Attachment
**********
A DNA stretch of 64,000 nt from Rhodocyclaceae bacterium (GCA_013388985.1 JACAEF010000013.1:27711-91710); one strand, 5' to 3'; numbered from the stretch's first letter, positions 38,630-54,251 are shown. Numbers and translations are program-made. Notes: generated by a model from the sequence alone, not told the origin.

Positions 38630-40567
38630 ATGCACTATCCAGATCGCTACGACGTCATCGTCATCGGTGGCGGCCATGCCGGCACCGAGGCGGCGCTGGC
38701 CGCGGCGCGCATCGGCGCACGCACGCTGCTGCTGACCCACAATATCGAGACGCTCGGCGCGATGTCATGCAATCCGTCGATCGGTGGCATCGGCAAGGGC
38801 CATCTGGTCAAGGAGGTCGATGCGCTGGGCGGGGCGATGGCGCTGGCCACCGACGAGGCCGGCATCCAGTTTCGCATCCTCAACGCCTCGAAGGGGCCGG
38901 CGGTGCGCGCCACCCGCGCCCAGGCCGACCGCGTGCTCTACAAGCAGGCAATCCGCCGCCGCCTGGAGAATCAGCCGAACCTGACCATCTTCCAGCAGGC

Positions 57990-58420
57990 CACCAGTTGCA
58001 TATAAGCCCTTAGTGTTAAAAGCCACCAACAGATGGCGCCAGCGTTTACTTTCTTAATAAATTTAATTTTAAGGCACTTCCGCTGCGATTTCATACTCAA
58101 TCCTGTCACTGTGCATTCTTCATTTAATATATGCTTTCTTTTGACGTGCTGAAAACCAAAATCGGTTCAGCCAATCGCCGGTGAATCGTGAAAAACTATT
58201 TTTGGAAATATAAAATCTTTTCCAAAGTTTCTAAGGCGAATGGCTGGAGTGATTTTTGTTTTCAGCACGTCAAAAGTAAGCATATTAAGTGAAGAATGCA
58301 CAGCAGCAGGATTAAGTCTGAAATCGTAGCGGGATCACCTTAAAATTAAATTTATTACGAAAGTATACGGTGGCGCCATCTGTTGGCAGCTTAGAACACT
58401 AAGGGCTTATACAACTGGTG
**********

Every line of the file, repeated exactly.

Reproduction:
A DNA stretch of 64,000 nt from Rhodocyclaceae bacterium (GCA_013388985.1 JACAEF010000013.1:27711-91710); one strand, 5' to 3'; numbered from the stretch's first letter, positions 38,630-54,251 are shown. Numbers and translations are program-made. Notes: generated by a model from the sequence alone, not told the origin.

Positions 38630-40567
38630 ATGCACTATCCAGATCGCTACGACGTCATCGTCATCGGTGGCGGCCATGCCGGCACCGAGGCGGCGCTGGC
38701 CGCGGCGCGCATCGGCGCACGCACGCTGCTGCTGACCCACAATATCGAGACGCTCGGCGCGATGTCATGCAATCCGTCGATCGGTGGCATCGGCAAGGGC
38801 CATCTGGTCAAGGAGGTCGATGCGCTGGGCGGGGCGATGGCGCTGGCCACCGACGAGGCCGGCATCCAGTTTCGCATCCTCAACGCCTCGAAGGGGCCGG
38901 CGGTGCGCGCCACCCGCGCCCAGGCCGACCGCGTGCTCTACAAGCAGGCAATCCGCCGCCGCCTGGAGAATCAGCCGAACCTGACCATCTTCCAGCAGGC

Positions 57990-58420
57990 CACCAGTTGCA
58001 TATAAGCCCTTAGTGTTAAAAGCCACCAACAGATGGCGCCAGCGTTTACTTTCTTAATAAATTTAATTTTAAGGCACTTCCGCTGCGATTTCATACTCAA
58101 TCCTGTCACTGTGCATTCTTCATTTAATATATGCTTTCTTTTGACGTGCTGAAAACCAAAATCGGTTCAGCCAATCGCCGGTGAATCGTGAAAAACTATT
58201 TTTGGAAATATAAAATCTTTTCCAAAGTTTCTAAGGCGAATGGCTGGAGTGATTTTTGTTTTCAGCACGTCAAAAGTAAGCATATTAAGTGAAGAATGCA
58301 CAGCAGCAGGATTAAGTCTGAAATCGTAGCGGGATCACCTTAAAATTAAATTTATTACGAAAGTATACGGTGGCGCCATCTGTTGGCAGCTTAGAACACT
58401 AAGGGCTTATACAACTGGTG